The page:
2007-04-11 / Seniors

Senior Spotlight

Spitzer Explains Budget Benefits For Seniors

Governor Eliot Spitzer waged a huge battle to reduce Medicaid costs in the state's recently passed budget. He was successful in winning about $1 billion in reductions of the $1.3 billion he was aiming for.

"The budget significantly reduces growth in

the rate of Medicaid spending [and] directs more

Medicaid dollars to Medicaid patients," he stated after the budget was passed.

The 2007- 08 budget also contains $1.3 billion in additional tax relief, including an income -based benefit targeted to middle-class homeowners statewide and additional benefits for senior homeowners, the first phase of a plan to provide $5.3 billion in property tax relief, the governor said.

Speaking of Medicaid, Spitzer said, "The budget also takes steps to better manage the care of high needs individuals, primarily the elderly, the disabled and those with multiple medical and behavioral conditions.

"This initiative is critical because 75 percent of New York's Medicaid costs are generated by 20 percent of the patients," he added. This 20 percent of the state's almost one million Medicaid members includes seniors.

Spitzer says there is $2.2 billion in the Medicaid budget for home and community-based care, and provides additional investment in vital aging programs like nutrition assistance, long term care information and referral and resources for family caregivers.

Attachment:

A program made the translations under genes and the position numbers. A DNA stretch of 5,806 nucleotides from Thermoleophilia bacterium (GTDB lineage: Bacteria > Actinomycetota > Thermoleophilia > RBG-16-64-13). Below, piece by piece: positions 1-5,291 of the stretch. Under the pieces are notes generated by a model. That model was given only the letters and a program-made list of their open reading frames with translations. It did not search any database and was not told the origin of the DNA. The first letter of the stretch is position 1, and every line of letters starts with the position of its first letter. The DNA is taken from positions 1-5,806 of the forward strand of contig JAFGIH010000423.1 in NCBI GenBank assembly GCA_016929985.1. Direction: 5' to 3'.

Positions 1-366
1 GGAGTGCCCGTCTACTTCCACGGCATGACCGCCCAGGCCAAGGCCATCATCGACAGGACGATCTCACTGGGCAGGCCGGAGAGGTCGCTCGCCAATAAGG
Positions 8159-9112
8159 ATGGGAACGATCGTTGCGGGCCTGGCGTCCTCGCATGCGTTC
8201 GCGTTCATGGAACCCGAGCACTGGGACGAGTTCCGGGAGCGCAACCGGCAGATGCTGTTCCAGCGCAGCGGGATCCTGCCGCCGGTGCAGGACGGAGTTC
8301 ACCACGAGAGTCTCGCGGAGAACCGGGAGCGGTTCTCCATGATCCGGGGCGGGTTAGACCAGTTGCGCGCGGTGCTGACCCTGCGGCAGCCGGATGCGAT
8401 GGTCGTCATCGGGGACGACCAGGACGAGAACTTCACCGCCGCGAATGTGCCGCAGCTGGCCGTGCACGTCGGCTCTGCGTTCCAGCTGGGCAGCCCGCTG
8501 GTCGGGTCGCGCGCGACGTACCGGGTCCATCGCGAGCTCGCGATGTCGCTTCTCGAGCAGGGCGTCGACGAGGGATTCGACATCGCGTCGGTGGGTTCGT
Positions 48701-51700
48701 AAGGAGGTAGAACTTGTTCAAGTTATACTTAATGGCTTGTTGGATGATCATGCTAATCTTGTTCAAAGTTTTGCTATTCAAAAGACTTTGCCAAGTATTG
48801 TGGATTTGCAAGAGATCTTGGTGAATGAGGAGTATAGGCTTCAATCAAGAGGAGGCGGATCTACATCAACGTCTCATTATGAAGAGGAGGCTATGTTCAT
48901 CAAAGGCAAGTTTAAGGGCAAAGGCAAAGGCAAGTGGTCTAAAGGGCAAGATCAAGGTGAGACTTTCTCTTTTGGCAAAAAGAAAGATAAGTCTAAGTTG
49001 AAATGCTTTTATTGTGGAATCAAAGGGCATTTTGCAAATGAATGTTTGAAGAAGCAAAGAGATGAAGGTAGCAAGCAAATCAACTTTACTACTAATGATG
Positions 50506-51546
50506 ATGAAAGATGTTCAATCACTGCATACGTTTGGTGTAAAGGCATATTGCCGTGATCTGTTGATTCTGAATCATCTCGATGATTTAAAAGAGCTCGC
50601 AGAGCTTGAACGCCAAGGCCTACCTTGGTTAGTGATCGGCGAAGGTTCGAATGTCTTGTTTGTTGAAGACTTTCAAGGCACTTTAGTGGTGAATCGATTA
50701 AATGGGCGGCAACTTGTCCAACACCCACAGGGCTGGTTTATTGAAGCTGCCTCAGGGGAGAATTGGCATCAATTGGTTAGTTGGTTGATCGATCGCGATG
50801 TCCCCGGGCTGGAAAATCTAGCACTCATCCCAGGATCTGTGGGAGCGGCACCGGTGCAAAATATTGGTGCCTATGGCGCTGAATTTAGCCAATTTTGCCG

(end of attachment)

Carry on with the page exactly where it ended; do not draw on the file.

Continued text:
To pay for these programs, Spitzer said, measures were enacted that will save the state nearly $1 billion in 2007- 08.

Part of these savings, he said, will be realized by reducing payments for pharmaceuticals in both the Medicaid program and the Elderly Pharmaceutical Insurance Coverage (EPIC) program.

In addition, the governor said, a Preferred Drug Program (PDP), similar to that already operating for Medicaid, will be accelerated to Jan. 1, 2008 for EPIC members.

Under the PDP program, Spitzer explained, Medicare and EPIC program enrollees will receive the appropriate drugs they need because physicians' decisions will prevail.

MUGGING VICTIM MOVING OUT: Solange Elizee, the 85-year-old woman who was mugged in her Jamaica apartment building on March 4, is moving to an assisted living complex because she's afraid to continue living in the building where she was assaulted and robbed.

Meanwhile, Rose Morat, 101, who was mugged on the same day by the same person, according to police, is staying put in her Jamaica Estates apartment. Morat, like Elizee, still has nightmares about the attack, but refuses to be driven out of the apartment she has occupied for a long time. Police are still seeking the mugger.

SCORES HOLE IN ONE AT 102: A California woman had a long wait but recently scored a hole in one, thus becoming the oldest golfer to ever accomplish that feat, according to the Associated Press news wire service.

In a story in last Saturday's New York Daily News, the AP story said Elsie McLean, of Chico, California, thought she lost her ball after teeing off, but her golf mates, also out for a round of golf, found McLean's ball in the cup on the fourth green.

"For an old lady, I still hit the ball pretty good," the sprightly 102-year-old golfer told the reporter. The story didn't say how long McLean's been playing "the game of inches".

AARP MEETING: AARP Chapter 2889 will meet next Wednesday, April 18, at the First Presbyterian Church of Newtown, 54-05 Seabury St., Elmhurst at 12:30 p.m.

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